I’m not a gambling man. I rarely play the lottery (except for the occasional 9 figure payout even if the odds are infinitesimally small). But - on the unlikely occasion that I find myself in a casino, or at the local convenience store with a lotto ticket, it’s always a controlled activity. I don’t play more than I am willing to lose. It's effectively "downside risk management". (At least that is how I justify wasting money)
IT organizations are all about control and risk management too.
Downside risk always needs to be managed to expectations. In fact, when companies initiate a new IT investment or begin a new IT project, they go well beyond downside risk management. Typically, a comprehensive business justification, ROI analysis, and of course, risk management policies, processes, and procedures are all put in place ahead of time. Why? Because IT is not a game of chance like our beloved lottery and casino. IT is a game of skill. Any new investment or activity that will require resources and capital are effectively replacing other activities ( creating an opportunity cost of choice). A new activity needs to be done on time, at cost, and meeting business requirements. First time, every time.
So, the goal is simple – identify projects with HIGH potential value, assess the risk, and determine if the investment makes financial sense relative to other projects and competing dollars. This means you need to know as much about the path to the desired outcome as possible before you start, and be prepared with contingency.
Private cloud roulette?
So given that companies scrutinize every investment dollar and activity, how is it that so many highly impactful IT projects have such high rates of failure? Let’s be specific and talk about the private cloud. Private clouds are front and center in the media these days. Whether it’s because the "public" cloud does go down from time to time, or because the CFO and CIO are looking to better control their costs and IT activity (respectively), we know that the significant efficiencies, cost savings, and IT flexibility that private clouds present when deployed correctly are undeniable. Yet, here we are with a great piece from Gartner stating that 95% of private cloud customers encounter problems.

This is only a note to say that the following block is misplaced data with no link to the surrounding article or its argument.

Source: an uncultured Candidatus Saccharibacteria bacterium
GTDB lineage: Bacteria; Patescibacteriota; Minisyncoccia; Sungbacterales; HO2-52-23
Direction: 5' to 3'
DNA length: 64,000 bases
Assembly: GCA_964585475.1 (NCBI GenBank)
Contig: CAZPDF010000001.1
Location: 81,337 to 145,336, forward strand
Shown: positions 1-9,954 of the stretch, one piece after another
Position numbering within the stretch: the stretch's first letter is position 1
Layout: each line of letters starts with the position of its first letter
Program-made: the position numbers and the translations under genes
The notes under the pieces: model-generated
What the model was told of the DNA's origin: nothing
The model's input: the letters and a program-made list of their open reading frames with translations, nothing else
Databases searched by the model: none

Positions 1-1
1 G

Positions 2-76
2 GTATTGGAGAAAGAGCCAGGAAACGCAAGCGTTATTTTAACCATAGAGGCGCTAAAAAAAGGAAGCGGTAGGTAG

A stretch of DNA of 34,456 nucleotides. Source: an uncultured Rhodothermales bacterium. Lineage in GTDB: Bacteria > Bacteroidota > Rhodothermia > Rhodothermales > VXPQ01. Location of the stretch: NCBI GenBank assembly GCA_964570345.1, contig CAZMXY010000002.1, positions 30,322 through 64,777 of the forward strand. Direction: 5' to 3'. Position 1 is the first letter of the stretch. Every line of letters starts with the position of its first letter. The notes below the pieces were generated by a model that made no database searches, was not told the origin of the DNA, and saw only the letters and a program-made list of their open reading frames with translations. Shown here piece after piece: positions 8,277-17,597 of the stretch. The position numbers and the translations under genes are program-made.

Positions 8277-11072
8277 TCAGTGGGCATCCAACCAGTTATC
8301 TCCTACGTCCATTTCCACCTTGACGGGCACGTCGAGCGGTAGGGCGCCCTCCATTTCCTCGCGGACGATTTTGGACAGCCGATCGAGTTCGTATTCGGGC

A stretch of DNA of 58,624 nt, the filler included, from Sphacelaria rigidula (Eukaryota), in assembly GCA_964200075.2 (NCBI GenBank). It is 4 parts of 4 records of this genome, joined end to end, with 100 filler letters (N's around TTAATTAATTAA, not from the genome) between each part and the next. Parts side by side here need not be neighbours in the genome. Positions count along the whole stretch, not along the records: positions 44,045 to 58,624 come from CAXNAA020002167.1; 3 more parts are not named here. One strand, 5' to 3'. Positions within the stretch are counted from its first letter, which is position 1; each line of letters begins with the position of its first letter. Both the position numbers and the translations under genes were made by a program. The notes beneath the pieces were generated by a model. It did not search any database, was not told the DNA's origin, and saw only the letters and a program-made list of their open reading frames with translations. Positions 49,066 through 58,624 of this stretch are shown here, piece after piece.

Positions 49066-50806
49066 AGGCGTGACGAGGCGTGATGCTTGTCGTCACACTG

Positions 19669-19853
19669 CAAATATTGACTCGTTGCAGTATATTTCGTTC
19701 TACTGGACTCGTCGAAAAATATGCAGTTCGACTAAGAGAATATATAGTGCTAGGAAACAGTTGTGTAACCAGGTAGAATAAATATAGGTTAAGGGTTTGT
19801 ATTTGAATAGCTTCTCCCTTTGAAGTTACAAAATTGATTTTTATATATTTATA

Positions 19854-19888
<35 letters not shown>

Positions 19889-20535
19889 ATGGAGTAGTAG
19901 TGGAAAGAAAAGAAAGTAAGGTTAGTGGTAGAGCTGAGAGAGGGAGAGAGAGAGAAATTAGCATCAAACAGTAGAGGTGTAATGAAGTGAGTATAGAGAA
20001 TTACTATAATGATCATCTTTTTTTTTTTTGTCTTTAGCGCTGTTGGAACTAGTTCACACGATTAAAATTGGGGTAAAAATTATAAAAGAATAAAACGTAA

That sure sounds like we are in game of chance territory. Roulette anyone? Now – the statement in the blog reads “encounter problems” – which can be subjective. But what is fascinating about this data from Gartner is that (in general) most products, solutions, and services that have this level of media attention do not have failure rates that make roulette look like a good investment. Just saying. The point is, there are many reasons why private clouds could fail to meet business objectives – but clearly these are happening with tremendous frequency. It can’t go unnoticed. Even Gartner was surprised.
With exceptional benefits comes exceptional effort
The fact is, when you look beyond the media and consider the risk and reward of private clouds, you can get a realistic view of what they mean to the business: 1) They fundamentally transform the business 2) They go well beyond “stand up architecture” and 3) They likely require much more vendor involvement. Hold that last thought for a moment.
Let’s consider a small subset of the moving parts of private clouds
- Private clouds are complex ecosystems (note that I didn’t say “technologies”) that require different skill sets to deploy and operate as compared to traditional storage systems